Saint John floats idea of heavy truck tax to repair beat-up roads
SAINT JOHN -- A North American first could soon be coming to the streets of Saint John, N.B., though the trucking industry says this first is the last thing the city needs.
City Hall is considering a new tax on transport trucks to help pay for beat-up roads, but opponents say now is not the time to penalize a key player in supply chains.
Any city with heavy industry sees a lot of heavy truck traffic. Now, the city of Saint John also sees potential revenue and it is considering a heavy truck permit. The money would pay for wear and tear on streets, although industry says it's already paying for that.
"We're paying fuel taxes and that's why we're paying licensing fees," says Mary Keith of J.D. Irving Ltd. "We understand that those monies are to go to road repair and road construction."
But some members of city council say the trucking industry is not paying its fair share.
"As a councillor, I have to say to myself now, 'am I going to subsidize heavy industry with taxpayers' money and provide those roads for free, or am I going to ask industry, based on our findings, to make a contribution to roads?'" said Saint John Coun. Donna Reardon.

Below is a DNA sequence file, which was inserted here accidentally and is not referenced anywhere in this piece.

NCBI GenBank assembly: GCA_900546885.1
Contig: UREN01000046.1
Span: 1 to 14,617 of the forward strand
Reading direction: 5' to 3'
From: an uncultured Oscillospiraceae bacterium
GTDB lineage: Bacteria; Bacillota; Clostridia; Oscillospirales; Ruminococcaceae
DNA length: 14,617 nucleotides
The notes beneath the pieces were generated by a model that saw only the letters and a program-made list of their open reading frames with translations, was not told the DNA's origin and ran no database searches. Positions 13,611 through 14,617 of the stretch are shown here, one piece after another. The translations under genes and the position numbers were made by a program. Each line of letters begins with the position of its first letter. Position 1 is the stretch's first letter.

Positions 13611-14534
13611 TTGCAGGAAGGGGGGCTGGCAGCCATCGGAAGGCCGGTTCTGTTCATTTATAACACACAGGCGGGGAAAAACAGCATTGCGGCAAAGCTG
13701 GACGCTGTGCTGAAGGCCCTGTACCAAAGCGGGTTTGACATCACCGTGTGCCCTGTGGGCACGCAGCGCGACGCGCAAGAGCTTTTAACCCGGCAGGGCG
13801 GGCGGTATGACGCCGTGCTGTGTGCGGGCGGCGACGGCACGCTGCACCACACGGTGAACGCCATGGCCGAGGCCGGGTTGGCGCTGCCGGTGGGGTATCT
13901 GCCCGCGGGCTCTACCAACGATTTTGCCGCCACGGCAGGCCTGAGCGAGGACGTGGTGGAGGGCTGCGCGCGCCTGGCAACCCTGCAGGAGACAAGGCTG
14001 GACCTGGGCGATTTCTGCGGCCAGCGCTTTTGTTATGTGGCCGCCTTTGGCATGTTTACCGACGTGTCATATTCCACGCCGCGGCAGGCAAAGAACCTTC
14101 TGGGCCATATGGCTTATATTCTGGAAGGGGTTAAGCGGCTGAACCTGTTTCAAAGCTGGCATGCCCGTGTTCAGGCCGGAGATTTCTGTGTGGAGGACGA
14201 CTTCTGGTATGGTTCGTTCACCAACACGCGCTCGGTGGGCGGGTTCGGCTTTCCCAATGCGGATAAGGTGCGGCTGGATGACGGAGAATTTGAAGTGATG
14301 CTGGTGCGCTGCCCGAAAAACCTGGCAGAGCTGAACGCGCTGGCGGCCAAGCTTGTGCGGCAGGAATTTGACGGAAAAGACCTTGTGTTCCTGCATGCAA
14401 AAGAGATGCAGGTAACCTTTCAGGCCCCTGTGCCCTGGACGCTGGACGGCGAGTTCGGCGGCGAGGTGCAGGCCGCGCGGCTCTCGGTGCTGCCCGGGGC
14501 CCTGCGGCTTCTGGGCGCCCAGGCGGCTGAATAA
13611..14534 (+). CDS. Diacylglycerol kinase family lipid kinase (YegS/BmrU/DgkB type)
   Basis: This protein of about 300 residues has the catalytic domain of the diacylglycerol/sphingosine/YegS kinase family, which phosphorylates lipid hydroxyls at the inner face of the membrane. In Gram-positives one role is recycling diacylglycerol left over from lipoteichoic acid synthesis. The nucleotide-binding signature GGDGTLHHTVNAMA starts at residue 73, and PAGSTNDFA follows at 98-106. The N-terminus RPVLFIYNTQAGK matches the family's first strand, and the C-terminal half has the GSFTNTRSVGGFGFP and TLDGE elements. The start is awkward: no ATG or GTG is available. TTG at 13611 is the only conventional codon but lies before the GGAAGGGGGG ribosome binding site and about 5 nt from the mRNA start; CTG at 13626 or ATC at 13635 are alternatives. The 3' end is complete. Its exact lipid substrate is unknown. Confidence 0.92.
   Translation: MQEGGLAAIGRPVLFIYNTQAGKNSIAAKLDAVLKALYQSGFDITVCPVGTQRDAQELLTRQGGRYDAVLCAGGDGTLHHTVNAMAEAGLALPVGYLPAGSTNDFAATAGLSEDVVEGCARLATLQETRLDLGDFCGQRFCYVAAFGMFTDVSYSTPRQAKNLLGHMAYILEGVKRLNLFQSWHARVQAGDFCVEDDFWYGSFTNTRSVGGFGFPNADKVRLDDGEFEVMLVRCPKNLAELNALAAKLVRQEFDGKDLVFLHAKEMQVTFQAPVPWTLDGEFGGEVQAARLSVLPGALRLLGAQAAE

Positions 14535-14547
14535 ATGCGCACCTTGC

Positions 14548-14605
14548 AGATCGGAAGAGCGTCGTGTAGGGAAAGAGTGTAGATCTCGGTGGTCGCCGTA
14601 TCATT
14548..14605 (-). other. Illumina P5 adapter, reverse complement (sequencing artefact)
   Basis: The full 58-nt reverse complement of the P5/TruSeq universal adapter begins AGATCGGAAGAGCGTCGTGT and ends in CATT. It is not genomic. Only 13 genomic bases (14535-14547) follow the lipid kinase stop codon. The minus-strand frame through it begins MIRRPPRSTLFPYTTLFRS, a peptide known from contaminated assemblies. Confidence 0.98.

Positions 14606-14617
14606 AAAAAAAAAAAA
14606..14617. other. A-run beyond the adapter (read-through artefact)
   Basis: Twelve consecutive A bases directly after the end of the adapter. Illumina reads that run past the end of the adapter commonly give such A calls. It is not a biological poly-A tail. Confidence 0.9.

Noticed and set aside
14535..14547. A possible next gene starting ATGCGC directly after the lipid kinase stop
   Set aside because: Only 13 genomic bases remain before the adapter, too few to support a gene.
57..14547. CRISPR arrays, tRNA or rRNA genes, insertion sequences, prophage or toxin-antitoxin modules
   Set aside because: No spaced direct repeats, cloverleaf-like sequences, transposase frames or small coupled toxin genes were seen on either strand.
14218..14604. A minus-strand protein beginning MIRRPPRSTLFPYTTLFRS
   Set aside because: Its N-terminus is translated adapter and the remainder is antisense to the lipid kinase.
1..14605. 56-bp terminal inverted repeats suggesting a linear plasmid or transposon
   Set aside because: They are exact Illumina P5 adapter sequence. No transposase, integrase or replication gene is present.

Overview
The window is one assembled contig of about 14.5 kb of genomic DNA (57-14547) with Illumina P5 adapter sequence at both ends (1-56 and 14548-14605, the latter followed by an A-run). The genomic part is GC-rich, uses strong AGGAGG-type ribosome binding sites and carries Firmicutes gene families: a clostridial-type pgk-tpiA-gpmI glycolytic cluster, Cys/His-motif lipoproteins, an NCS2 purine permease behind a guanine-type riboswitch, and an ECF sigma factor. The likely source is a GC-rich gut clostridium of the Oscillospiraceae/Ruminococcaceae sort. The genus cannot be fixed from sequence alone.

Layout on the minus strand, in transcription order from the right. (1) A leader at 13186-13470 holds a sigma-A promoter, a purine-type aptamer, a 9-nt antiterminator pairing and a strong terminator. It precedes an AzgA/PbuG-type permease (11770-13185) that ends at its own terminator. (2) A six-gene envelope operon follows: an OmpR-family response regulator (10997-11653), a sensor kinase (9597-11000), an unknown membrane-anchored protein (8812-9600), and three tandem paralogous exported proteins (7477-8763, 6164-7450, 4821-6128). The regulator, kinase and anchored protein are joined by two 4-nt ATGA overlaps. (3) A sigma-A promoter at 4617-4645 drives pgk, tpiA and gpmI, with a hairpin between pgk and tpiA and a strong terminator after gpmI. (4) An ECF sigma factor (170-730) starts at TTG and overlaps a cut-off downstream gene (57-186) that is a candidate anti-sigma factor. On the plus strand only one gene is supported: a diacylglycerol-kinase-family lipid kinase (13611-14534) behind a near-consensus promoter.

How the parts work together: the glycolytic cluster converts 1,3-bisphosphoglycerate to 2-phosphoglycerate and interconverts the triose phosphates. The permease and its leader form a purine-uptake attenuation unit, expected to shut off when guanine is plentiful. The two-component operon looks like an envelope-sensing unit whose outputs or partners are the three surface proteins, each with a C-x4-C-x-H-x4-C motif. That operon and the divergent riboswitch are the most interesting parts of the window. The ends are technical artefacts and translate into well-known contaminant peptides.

Industry groups say the truck tax will simply be passed on to consumers.
"The consumer will ultimately have increased costs, clearly not at the right time because of the state of emergency where people are already struggling to make ends meet," says Ron Marcolin of the Canadian Manufacturers and Exporters Association.
Residents of a home on one truck route say the heavy traffic is constant, but they also wonder about the "timing" of a tax on trucks.
"Every day … all day … all night," says Saint John resident Seanna Pye. "And especially now with everything going on, they're pretty much the main suppliers for everything."
One estimate says the new tax on heavy trucks would bring in about a million dollars a year for the city.
Company owners like Jim Irving warn the city might pay in the long run.
"It sends a very troubling signal: businesses and jobs that depend on transport trucks are not welcome here,” Irving said.
The truck tax is one of many proposals the city is now considering as it tries to dig itself out of a financial hole that has only gotten worse since the onset of the pandemic.